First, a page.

Sometimes you need a new thermostat for your home's HVAC system. Here's the list of five thermostat-busting problems that require a thermostat replacement.


1. Your Thermostat Is Damaged

Thermostats are damaged by a number of destructive forces. Flood waters and high humidity corrode the components of thermostats. Fire and smoke damage controls, sensors, and displays. Rats and rodents chew wires and cause electrical shorts and other problems. Blunt-force trauma can break the face or mechanical parts of thermostats.


If your thermostat is seriously damaged, it must be replaced with a new model. A broken or compromised thermostat can cause serious problems with your home's wiring and your HVAC unit.


2. You Replace the Furnace or AC Unit

When your HVAC professionals install a new furnace or AC unit, have your thermostat upgraded too. In some cases, you'll need a fresh, updated thermostat to handle a more energy-efficient HVAC unit.


There are three different types of thermostats in use in most of the US. The type of thermostat you need depends on the type of system you have.

The three types of thermostats are:

  1. Low-voltage
  2. Line-voltage
  3. Millivolt

Low-voltage thermostats are used most often with conventional forced-air furnaces using gas or electric heat. They're also commonly used with heat pumps, boilers, and electric AC systems. Low-voltage thermostats are acceptable for use with single-stage and multiple-stage HVAC appliances.


Line-voltage thermostats control baseboard heaters, wall heaters, and heating systems in individual rooms. They’re also used to regulate temperatures when you use oil-fired boilers with baseboards and radiant heating systems.


Millivolt thermostats are self-powered and not used for most residential applications. The millivolt system is used with gravity-wall heating systems, top-vent heating systems, and direct-vent heating systems used in manufactured housing.


3. Your Present Thermostat and HVAC System Are Mismatched

Dirty air filters, improper settings, and loose connections can cause your heating and cooling system to perform poorly. When you've checked out all of the possible problems, yet your HVAC system is still not responding, you may have a mismatch of your HVAC system and your thermostat.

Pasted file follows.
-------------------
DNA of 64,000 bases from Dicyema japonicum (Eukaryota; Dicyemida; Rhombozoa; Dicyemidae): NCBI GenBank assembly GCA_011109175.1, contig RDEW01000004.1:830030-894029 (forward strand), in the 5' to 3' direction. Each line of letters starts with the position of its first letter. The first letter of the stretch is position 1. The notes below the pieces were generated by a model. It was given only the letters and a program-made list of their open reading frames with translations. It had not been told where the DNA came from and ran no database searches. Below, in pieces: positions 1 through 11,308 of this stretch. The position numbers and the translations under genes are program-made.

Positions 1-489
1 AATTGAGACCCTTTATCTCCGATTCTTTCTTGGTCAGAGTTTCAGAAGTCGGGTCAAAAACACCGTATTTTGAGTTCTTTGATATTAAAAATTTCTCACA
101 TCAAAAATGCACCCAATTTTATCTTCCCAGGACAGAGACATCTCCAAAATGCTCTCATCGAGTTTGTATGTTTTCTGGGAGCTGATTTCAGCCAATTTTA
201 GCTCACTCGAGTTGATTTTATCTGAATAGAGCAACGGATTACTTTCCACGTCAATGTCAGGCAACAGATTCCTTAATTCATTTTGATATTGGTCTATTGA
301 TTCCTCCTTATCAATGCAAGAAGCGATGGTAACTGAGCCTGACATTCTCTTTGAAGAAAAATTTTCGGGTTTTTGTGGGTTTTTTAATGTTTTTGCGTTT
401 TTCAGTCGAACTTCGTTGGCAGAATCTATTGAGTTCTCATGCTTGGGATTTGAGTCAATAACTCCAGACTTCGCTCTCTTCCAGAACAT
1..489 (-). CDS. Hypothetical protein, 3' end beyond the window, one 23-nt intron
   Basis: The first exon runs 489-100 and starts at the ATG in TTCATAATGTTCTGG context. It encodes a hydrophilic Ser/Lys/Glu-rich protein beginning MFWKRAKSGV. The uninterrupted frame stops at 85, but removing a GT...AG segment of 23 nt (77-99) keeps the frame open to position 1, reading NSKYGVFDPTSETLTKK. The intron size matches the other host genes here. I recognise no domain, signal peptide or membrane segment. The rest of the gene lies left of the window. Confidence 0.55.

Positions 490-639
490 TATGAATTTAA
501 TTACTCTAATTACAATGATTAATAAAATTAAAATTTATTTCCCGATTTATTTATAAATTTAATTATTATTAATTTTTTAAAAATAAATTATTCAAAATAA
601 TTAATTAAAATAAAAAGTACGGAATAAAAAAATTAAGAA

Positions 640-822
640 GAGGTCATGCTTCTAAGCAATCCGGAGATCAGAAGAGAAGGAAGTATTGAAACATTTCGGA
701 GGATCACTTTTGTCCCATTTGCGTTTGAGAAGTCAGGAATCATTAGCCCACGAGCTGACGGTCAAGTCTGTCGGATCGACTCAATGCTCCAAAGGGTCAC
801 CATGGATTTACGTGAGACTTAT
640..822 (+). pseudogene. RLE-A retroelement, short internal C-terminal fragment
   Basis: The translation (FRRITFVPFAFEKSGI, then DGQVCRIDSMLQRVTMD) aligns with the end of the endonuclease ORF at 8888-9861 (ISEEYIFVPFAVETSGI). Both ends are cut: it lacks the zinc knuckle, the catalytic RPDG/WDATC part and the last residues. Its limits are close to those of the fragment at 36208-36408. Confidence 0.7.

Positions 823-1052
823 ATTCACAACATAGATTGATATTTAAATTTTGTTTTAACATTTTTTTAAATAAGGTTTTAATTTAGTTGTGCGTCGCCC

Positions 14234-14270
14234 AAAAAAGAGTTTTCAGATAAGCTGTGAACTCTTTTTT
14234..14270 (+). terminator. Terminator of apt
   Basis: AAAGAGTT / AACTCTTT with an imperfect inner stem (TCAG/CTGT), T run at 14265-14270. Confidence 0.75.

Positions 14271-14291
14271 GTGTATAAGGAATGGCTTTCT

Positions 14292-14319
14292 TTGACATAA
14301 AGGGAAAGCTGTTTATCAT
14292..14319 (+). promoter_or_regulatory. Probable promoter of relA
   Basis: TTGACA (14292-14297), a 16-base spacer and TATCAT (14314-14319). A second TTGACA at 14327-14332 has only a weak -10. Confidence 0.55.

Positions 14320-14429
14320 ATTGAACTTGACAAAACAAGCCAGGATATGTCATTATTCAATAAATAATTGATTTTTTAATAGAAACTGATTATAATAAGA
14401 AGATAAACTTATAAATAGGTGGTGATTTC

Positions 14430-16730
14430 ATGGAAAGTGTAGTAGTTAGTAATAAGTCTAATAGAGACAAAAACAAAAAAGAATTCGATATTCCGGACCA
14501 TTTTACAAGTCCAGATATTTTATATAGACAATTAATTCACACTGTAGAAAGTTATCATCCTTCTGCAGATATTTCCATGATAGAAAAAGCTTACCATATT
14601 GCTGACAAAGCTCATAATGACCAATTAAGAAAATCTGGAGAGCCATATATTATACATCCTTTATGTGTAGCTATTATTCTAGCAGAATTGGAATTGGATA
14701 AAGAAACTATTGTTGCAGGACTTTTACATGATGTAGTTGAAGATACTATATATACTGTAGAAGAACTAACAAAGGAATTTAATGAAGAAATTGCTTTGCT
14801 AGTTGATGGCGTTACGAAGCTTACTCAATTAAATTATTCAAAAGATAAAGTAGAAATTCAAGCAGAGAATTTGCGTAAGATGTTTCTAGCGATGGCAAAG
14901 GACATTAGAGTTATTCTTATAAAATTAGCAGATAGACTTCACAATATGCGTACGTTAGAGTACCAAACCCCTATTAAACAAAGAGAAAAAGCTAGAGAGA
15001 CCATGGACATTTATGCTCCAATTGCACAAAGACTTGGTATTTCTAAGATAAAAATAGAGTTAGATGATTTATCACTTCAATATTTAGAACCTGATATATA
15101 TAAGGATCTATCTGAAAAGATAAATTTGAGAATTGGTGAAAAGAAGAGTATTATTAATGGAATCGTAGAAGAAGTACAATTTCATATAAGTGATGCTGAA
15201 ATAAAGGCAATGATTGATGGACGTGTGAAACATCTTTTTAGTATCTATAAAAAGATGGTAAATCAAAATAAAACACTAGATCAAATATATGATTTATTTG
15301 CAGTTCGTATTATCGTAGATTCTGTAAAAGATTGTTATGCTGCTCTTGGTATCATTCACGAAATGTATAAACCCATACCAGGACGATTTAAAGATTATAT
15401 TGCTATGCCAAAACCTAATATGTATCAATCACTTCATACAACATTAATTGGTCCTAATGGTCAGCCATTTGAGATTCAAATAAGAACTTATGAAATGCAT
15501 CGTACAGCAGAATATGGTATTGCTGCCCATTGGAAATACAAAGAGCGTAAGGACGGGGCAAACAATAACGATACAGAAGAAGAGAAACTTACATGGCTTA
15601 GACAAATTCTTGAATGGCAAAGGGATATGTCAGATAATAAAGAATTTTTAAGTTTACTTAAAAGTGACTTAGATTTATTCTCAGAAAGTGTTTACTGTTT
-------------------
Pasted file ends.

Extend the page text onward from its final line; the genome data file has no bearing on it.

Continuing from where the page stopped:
A contractor in the past may have installed a new furnace without replacing the old thermostat. A DIYer may have installed the wrong thermostat on the home's HVAC setup. Whatever the reason for the mismatch, the problem must be addressed.


HVAC professionals must take apart your thermostat to check the wiring of the system. That's the only way to know for sure that the HVAC system and the thermostat are not compatible. After your new thermostat is installed, your furnace and AC units will run properly.


4. The Thermostat Is in the Wrong Place

If your HVAC system isn't heating or cooling rooms as much as you think it should, your thermostat may be sending the wrong signals to your furnace or AC unit. At the same time, your thermostat may be in perfect working order. The problem isn't with the mechanics or settings of the thermostat in some cases.


The problem may be caused by the location of your thermostat. If direct sunlight warms up the sensors of your thermostat, the thermostat will think everything is within the set range. There's no way for the thermostat to let the furnace know that the rest of the house is freezing cold.


Likewise, if the thermostat is located next to a drafty spot, it may tell the furnace to kick on more often than is needed for household comfort. The same problem may occur with your AC unit if the thermostat is located near a stove in your home.


Have your HVAC tech move the thermostat to a location that reflects the temperatures in the main living area of the house. Your heating and air conditioning specialist knows the best spots for the thermostat relocation.


Sometimes, small children and pets can access the thermostat — with less-than-happy results for the home climate and the power bills. Instead of moving the thermostat, have your HVAC repair company install a locking cover for your thermostat. The safe, see-through covers are a cheaper option than removing and rewiring the thermostat in a new location.


5. The Thermostat Is Old

When your thermostat reaches the 35-year mark, it's time to have it replaced with a newer unit. Modern digital thermostats are more reliable than old units. Manual units in older houses operate with mercury-filled tubes, so your HVAC technicians will take extra care when disposing of an older thermostat.


Digital thermostats provide many benefits. For example, they:

  • Keep temperatures within a comfortable range
  • Are compatible with split systems
  • Are programmable for optimum efficiency


Some versions of digital thermostats are compatible with smart home systems. With a thermostat hooked up to a whole-home smart system, you can use your phone, laptop, or other device to change the thermostat setting whenever you like. Set the thermostat to be toasty warm or refreshingly cool as soon as you or the kids walk through the front door.


Schedule an inspection of your thermostat and your entire HVAC system by calling Henry's Service All today. We keep families comfortable year-round by delivering reliable heating and air conditioning services throughout Irving and the Dallas–Fort Worth Metroplex.